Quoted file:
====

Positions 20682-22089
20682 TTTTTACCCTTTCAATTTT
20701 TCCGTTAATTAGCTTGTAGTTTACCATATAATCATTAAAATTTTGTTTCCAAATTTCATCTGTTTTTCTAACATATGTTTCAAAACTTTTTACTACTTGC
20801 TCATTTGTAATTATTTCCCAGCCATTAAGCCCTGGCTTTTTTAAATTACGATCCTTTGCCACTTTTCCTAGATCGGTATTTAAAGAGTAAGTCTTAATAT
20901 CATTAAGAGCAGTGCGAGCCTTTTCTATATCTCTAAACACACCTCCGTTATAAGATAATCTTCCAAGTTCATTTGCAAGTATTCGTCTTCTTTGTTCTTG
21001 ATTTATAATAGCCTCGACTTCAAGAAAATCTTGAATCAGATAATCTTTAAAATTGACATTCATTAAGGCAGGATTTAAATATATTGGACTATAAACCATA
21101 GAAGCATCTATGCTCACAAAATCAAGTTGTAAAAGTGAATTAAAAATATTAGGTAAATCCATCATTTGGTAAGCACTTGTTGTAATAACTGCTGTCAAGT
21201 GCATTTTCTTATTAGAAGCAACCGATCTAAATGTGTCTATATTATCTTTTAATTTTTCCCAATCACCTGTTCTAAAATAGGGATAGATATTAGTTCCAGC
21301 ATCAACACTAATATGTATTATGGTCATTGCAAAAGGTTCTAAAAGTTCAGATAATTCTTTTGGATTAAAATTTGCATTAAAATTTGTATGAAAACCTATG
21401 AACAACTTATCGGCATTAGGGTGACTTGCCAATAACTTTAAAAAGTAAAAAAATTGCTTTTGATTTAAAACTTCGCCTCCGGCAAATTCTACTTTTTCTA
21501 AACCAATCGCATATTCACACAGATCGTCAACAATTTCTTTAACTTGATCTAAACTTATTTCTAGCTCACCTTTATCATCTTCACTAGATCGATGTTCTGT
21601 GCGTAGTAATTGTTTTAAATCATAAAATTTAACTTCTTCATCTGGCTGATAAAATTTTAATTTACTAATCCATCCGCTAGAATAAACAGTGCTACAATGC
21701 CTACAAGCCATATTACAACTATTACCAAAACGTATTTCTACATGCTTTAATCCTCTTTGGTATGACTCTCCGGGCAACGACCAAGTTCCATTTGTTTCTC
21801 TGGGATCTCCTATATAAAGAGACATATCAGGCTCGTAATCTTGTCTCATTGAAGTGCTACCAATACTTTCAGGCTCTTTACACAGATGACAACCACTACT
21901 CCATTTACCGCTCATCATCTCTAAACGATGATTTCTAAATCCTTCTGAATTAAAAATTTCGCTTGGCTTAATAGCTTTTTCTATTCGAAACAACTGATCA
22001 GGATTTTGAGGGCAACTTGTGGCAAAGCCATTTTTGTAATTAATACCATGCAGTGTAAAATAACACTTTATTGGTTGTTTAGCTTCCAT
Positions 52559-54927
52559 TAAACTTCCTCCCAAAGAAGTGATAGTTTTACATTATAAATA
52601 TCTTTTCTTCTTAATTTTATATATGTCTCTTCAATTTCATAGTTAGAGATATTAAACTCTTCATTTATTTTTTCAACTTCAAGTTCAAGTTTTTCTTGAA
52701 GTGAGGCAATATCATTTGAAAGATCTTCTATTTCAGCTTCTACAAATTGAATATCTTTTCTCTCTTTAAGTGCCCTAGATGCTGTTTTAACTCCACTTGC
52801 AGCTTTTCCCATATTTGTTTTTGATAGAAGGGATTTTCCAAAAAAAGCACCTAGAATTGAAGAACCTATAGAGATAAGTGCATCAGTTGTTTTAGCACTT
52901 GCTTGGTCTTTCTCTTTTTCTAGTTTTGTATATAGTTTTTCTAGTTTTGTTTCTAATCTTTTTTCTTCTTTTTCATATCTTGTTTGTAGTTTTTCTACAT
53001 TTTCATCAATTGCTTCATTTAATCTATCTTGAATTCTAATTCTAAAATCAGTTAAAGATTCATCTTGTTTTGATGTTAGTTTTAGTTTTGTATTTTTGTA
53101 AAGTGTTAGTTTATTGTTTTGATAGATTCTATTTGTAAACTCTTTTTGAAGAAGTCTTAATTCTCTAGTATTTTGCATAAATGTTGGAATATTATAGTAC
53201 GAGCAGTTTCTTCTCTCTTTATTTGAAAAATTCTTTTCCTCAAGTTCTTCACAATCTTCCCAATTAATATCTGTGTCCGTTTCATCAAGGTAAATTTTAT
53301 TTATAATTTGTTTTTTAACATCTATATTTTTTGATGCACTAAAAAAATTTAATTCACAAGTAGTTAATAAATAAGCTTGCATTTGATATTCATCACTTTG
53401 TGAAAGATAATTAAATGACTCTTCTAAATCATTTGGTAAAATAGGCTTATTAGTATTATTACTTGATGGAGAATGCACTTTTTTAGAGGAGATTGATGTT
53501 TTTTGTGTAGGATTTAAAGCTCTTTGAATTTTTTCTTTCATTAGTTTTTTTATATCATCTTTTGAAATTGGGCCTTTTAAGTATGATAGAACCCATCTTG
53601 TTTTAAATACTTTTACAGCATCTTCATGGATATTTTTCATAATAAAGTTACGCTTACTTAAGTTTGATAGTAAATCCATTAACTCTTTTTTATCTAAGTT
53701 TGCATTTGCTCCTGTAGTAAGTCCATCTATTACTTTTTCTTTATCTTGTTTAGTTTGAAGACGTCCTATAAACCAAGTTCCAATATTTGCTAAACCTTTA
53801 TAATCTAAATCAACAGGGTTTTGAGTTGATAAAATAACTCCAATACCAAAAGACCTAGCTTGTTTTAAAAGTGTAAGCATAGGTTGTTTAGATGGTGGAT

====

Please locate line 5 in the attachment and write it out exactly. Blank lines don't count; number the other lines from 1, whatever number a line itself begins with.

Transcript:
20901 CATTAAGAGCAGTGCGAGCCTTTTCTATATCTCTAAACACACCTCCGTTATAAGATAATCTTCCAAGTTCATTTGCAAGTATTCGTCTTCTTTGTTCTTG